The Harrison-Clarksburg Health Department will receive its quarterly payment of more than $95,000 in state funding, provided a report submitted to the state shows that the department has made corrections to the building in order to comply with the Americans with Disabilities Act, or has a plan to address problem areas.
State officials from the Bureau for Public Health met with members of the Harrison-Clarksburg Health Department Tuesday for more than two hours at a special meeting to discuss the health department's compliance with ADA.
"Changes can't be made overnight and we recognize that," said Dr. Henry G. Taylor, commissioner of the state Bureau for Public Health. "We agreed on the goal today, which is to have public accessibility to public health services."
The board received notification last week that its funding was in jeopardy, unless the board submitted a report to the state by Oct. 5 addressing the issues of compliance.
Both Taylor and Kay Shamblin, director for the Division of Public Health Nursing and Administration, attended Tuesday's meeting after touring the health department.
Taylor told board members the letter was prompted by several complaints to the state agency about the building's ADA compliance, including phone calls and a letter from a private citizen to the governor's office.
Board members stated they had not seen any letter or received complaints about services.
"There has never been a case where a person has been denied services for handicapped accessibility reasons or any other reasons," said Mary Ann Iquinto, board president.
The state officials also discussed two ADA reports that were made last spring -- one by Harrison County ADA Coordinator Terry L. Schulte and the other by Dale Castilla, an engineer from the Division of Rehabilitation Services.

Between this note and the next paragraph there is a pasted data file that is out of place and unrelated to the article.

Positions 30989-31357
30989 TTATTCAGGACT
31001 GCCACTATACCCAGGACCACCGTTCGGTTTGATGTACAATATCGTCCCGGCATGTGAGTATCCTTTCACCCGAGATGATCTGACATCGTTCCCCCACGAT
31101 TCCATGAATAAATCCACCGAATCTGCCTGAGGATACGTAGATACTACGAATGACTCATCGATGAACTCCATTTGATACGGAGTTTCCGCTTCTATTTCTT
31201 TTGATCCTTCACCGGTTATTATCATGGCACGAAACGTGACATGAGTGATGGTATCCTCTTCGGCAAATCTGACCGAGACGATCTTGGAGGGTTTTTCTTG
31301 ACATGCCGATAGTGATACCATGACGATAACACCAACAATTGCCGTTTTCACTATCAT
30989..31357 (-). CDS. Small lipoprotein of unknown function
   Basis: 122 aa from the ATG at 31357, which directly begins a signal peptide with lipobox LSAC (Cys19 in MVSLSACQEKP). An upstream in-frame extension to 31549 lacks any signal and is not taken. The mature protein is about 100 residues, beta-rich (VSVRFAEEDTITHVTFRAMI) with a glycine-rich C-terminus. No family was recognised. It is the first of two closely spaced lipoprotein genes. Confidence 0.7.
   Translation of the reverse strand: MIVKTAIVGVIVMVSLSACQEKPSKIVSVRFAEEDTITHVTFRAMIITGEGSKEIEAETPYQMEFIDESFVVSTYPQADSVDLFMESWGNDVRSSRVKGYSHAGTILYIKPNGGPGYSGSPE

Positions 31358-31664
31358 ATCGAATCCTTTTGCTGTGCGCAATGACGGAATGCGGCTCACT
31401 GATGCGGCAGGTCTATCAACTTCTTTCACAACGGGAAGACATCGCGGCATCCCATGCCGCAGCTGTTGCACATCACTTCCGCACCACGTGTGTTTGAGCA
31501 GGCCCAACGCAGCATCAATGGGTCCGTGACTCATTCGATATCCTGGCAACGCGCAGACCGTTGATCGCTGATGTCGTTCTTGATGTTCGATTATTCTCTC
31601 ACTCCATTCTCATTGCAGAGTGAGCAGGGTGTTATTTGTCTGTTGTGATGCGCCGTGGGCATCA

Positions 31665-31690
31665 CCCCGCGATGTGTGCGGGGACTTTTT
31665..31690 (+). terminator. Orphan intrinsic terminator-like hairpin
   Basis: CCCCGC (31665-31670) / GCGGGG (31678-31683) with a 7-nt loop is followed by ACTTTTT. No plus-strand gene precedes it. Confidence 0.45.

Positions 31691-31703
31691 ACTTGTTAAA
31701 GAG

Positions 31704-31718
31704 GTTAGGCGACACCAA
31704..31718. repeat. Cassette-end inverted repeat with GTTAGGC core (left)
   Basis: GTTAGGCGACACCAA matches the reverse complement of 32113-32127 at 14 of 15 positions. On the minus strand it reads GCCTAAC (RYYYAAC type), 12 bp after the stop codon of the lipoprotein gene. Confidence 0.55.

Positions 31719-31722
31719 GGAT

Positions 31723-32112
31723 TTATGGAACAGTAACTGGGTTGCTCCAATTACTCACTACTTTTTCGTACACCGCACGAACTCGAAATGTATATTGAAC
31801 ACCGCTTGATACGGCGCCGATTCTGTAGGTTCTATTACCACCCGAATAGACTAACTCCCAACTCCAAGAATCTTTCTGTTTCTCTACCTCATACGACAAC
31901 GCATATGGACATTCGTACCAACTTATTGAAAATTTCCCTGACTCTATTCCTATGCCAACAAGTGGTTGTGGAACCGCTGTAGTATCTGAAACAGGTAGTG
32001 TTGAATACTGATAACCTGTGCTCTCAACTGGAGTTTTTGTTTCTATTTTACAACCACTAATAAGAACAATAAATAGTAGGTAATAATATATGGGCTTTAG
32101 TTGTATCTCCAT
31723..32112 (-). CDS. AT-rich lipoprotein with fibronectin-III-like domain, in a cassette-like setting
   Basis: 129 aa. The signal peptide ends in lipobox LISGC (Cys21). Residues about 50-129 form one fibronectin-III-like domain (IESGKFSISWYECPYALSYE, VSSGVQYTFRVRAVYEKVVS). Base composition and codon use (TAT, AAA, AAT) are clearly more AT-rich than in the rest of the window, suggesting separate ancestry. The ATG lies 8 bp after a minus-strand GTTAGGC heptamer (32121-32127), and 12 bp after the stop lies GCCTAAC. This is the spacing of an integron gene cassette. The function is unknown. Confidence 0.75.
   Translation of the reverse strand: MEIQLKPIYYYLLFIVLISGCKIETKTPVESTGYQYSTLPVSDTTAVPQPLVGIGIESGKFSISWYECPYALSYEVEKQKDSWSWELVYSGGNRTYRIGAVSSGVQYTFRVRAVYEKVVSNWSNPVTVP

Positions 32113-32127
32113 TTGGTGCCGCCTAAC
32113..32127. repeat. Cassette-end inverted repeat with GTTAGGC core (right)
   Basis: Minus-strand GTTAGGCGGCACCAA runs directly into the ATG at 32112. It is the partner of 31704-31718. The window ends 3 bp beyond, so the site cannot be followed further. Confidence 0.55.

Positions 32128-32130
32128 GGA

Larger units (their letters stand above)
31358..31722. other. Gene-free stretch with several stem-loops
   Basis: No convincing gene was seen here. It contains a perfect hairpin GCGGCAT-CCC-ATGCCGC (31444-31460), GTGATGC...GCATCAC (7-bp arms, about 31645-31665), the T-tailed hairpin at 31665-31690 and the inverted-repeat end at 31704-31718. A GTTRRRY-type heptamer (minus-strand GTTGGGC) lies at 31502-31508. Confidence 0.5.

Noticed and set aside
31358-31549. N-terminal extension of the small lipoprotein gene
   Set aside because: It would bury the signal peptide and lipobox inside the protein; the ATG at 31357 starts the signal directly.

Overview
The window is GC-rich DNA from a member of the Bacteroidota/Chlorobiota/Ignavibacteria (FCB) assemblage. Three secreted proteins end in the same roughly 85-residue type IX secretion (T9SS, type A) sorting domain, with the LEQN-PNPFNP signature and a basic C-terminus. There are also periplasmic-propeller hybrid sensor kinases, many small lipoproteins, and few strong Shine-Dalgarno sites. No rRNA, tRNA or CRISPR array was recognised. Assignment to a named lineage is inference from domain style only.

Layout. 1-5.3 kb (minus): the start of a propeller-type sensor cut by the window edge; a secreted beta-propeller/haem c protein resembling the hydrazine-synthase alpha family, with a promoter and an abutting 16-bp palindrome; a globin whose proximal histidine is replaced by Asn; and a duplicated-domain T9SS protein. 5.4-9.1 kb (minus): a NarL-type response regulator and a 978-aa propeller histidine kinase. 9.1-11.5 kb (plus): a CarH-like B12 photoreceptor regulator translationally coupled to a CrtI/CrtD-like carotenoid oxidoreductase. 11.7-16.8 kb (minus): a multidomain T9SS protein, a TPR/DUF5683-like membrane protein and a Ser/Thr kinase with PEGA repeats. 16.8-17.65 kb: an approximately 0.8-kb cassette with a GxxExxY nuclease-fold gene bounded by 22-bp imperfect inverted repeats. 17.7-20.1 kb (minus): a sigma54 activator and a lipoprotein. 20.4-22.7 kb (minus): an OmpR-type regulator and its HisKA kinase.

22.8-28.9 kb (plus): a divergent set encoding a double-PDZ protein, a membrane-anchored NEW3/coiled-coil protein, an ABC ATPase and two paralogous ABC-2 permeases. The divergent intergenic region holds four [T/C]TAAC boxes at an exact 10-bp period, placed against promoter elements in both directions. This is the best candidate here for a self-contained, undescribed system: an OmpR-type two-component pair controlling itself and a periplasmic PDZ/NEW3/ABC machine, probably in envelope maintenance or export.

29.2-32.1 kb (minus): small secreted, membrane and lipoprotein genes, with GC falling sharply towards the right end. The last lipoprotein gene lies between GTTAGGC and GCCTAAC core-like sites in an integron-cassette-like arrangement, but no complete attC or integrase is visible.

The two reports were conflicting, according to Taylor.
Castilla's letter recommended that the health department "consider other locations that are accessible or where accessibility can be more readily achieved."
Schulte's letter stated that "reasonable accommodations" could be made and listed specific areas that needed addressed.
The department has made changes to comply with ADA standards, based on Schulte's report, according to Iquinto.
A new, large front door, lowered elevator controls, a handicapped accessible bathroom and a treatment area on the first floor have all been added to comply with ADA recommendations.
"Our failure to keep Charleston informed as to what progress we have made is the major fault here," Iquinto said. "Now we are going to let them know what we've done and what we plan to do."
Taylor asked the board to submit a report listing corrections the department has made and also a plan to look at other problems such as narrow hallways.
There is also concern about the handicapped accessible bathroom being on the second floor, while the handicapped accessible treatment room is on the first floor.
The report also needs to contain progress updates from the two committees formed to examine property sites and other possible locations for the department, Taylor said.
"We think the communication was here today so that funding will not be interrupted," Taylor said. "Our discussion today was about how to best provide services with extremely limited resources."
Taylor praised the board and the staff for the quality of services they have continued to provide to the public during a stressful year.
"I think everyone made a good faith effort today," Iquinto said. "It is not in their interest to take funding away from us, but to help us maintain our funding level."
The board is compiling the report to be sent to the state and will hold a special meeting Thursday at 11 a.m. to discuss the report before sending it to Charleston.
Staff writer Jennifer Biller can be reached at 626-1449 or email@example.com.